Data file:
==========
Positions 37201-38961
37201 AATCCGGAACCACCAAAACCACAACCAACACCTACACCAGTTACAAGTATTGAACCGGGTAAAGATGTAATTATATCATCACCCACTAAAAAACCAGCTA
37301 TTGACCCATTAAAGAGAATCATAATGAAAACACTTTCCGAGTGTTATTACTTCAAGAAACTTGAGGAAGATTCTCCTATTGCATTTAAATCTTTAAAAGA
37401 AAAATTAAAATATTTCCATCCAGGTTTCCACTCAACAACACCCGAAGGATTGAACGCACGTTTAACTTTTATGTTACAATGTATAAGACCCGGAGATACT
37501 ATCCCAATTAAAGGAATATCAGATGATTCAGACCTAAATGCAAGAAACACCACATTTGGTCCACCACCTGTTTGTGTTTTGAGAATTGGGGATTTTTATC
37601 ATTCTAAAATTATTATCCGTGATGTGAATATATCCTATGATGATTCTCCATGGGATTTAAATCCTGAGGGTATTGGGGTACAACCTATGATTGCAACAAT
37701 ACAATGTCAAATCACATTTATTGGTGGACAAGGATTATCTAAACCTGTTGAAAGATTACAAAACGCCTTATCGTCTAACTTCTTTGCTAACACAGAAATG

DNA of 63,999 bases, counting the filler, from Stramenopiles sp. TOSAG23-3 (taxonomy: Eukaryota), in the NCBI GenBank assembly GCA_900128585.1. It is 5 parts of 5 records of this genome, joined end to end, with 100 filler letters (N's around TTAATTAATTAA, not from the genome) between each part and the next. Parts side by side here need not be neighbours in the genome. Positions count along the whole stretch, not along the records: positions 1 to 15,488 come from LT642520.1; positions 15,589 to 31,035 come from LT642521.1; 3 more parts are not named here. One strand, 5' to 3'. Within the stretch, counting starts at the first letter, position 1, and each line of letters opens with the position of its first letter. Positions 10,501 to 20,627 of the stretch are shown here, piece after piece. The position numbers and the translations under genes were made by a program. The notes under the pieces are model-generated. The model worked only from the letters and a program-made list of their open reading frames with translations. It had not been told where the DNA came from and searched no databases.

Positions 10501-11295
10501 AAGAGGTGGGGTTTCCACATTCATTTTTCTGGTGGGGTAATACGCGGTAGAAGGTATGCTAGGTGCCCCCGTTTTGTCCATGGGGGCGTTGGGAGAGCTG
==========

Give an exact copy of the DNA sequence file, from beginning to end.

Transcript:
Positions 37201-38961
37201 AATCCGGAACCACCAAAACCACAACCAACACCTACACCAGTTACAAGTATTGAACCGGGTAAAGATGTAATTATATCATCACCCACTAAAAAACCAGCTA
37301 TTGACCCATTAAAGAGAATCATAATGAAAACACTTTCCGAGTGTTATTACTTCAAGAAACTTGAGGAAGATTCTCCTATTGCATTTAAATCTTTAAAAGA
37401 AAAATTAAAATATTTCCATCCAGGTTTCCACTCAACAACACCCGAAGGATTGAACGCACGTTTAACTTTTATGTTACAATGTATAAGACCCGGAGATACT
37501 ATCCCAATTAAAGGAATATCAGATGATTCAGACCTAAATGCAAGAAACACCACATTTGGTCCACCACCTGTTTGTGTTTTGAGAATTGGGGATTTTTATC
37601 ATTCTAAAATTATTATCCGTGATGTGAATATATCCTATGATGATTCTCCATGGGATTTAAATCCTGAGGGTATTGGGGTACAACCTATGATTGCAACAAT
37701 ACAATGTCAAATCACATTTATTGGTGGACAAGGATTATCTAAACCTGTTGAAAGATTACAAAACGCCTTATCGTCTAACTTCTTTGCTAACACAGAAATG

DNA of 63,999 bases, counting the filler, from Stramenopiles sp. TOSAG23-3 (taxonomy: Eukaryota), in the NCBI GenBank assembly GCA_900128585.1. It is 5 parts of 5 records of this genome, joined end to end, with 100 filler letters (N's around TTAATTAATTAA, not from the genome) between each part and the next. Parts side by side here need not be neighbours in the genome. Positions count along the whole stretch, not along the records: positions 1 to 15,488 come from LT642520.1; positions 15,589 to 31,035 come from LT642521.1; 3 more parts are not named here. One strand, 5' to 3'. Within the stretch, counting starts at the first letter, position 1, and each line of letters opens with the position of its first letter. Positions 10,501 to 20,627 of the stretch are shown here, piece after piece. The position numbers and the translations under genes were made by a program. The notes under the pieces are model-generated. The model worked only from the letters and a program-made list of their open reading frames with translations. It had not been told where the DNA came from and searched no databases.

Positions 10501-11295
10501 AAGAGGTGGGGTTTCCACATTCATTTTTCTGGTGGGGTAATACGCGGTAGAAGGTATGCTAGGTGCCCCCGTTTTGTCCATGGGGGCGTTGGGAGAGCTG